WASDE report projects wheat exports upProjected U.S. wheat supplies for 2014 to ’15 have been raised this month with a sharp increase in forecast hard red spring wheat, more than offsetting a decrease for hard red winter.
By: U.S. Department of Agriculture, Agweek
Projected U.S. wheat supplies for 2014 to ’15 have been raised this month with a sharp increase in forecast hard red spring wheat, more than offsetting a decrease for hard red winter. The HRW crop was damaged by drought and April freezes in the southern and central plains; however, the HRS crop in the northern Plains has benefitted from abundant soil moisture and cooler than normal early summer temperatures.
Yields for durum and other spring wheat are forecast to be above average. Feed and residual use for all wheat in 2014 to ’15 is down 15 million bushels to 145 million as tight supplies of HRW wheat and relatively more attractive prices for feed grains reduce expected feed and residual use.
All wheat exports for 2014 to ’15 are down 25 million bushels, reflecting expectations of large world supplies and strong competition in export markets. Ending stocks are projected 86 million bushels higher. The projected season-average farm price range is down 40 cents at the midpoint to $6 to $7.20 per bushel.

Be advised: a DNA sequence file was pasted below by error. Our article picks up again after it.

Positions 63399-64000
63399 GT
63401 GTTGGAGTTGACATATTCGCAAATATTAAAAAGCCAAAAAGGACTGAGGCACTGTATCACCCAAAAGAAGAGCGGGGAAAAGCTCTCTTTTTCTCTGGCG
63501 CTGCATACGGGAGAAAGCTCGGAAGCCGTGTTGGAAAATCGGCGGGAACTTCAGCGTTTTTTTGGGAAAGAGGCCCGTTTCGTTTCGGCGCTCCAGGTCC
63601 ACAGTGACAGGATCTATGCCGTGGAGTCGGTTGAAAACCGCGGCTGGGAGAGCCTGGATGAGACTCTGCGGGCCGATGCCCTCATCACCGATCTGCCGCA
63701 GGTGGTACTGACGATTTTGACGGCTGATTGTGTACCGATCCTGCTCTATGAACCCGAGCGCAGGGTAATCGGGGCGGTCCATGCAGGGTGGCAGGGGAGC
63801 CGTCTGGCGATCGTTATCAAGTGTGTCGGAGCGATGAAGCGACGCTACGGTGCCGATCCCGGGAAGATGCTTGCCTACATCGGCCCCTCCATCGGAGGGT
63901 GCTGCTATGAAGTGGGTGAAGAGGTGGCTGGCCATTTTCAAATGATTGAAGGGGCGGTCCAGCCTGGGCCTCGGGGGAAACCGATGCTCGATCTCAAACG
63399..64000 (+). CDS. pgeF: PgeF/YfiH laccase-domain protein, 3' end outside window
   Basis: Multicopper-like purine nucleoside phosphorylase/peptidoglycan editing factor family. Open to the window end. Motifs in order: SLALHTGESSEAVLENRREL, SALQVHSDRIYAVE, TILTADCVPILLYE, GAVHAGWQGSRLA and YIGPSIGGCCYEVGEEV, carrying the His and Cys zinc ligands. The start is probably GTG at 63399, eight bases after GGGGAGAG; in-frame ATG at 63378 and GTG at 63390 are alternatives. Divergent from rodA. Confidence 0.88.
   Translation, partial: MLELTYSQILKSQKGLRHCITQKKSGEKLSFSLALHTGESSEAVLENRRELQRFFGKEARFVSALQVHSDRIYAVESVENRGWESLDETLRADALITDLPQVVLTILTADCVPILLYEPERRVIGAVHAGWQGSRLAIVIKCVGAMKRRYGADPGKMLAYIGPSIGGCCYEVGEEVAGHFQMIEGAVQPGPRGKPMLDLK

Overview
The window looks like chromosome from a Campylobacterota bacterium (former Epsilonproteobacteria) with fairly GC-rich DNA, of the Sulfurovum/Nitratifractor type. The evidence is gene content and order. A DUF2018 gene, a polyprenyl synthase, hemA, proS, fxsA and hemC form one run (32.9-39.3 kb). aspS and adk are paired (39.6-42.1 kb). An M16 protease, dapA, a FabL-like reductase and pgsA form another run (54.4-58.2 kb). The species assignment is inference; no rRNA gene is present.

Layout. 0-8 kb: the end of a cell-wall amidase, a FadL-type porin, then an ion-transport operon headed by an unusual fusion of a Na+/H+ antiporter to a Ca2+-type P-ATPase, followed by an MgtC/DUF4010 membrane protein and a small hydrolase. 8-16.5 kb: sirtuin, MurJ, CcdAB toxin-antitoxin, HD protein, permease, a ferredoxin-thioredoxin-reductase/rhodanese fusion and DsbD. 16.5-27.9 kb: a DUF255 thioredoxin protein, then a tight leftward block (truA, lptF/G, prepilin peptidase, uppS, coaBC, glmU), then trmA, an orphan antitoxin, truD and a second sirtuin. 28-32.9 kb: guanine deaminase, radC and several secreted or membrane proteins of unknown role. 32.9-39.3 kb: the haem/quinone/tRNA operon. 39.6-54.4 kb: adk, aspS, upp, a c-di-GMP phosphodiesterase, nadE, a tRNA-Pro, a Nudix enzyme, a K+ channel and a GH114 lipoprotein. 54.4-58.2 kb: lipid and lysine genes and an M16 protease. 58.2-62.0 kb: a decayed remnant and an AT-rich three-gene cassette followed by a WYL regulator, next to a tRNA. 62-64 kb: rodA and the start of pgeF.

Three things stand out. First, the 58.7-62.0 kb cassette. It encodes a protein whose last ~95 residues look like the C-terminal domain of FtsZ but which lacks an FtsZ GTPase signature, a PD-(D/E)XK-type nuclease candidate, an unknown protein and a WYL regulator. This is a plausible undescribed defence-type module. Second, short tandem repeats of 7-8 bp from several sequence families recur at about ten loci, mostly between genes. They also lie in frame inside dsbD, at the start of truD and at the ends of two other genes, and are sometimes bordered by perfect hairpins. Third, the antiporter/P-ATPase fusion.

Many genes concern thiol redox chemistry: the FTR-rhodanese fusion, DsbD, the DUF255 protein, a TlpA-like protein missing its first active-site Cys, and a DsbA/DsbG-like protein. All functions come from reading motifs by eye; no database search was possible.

Corn production is projected 75 million bushels lower based on harvested acres from the June 30 acreage report. The national average corn yield remains projected at a record 165.3 bushels per acre.
Favorable early July crop conditions and weather support an outlook for record yields across most of the Corn Belt, however, for much of the crop, the critical pollination period will be during middle and late July. At the projected 13,860 million bushels, this year’s crop remains just 65 million bushels below last year’s record. Corn use changes for 2014 to ’15 are limited to a 50-million-bushel reduction in expected feed and residual use, based on the lower production projection and higher projected sorghum feed and residual use. Sorghum food, seed and industrial use, exports and ending stocks are also up for 2014 to ’15 with sorghum production projected up 50 million bushels on the higher area reported in the acreage report.
Corn ending stocks are projected up 75 million bushels with a higher carryin and lower feed and residual use more than offsetting the small acreage-driven decline in production. The projected range for the season-average corn price is down 20 cents on each end to $3.65 to $4.35 per bushel. Lower farm prices are also projected for sorghum, barley and oats.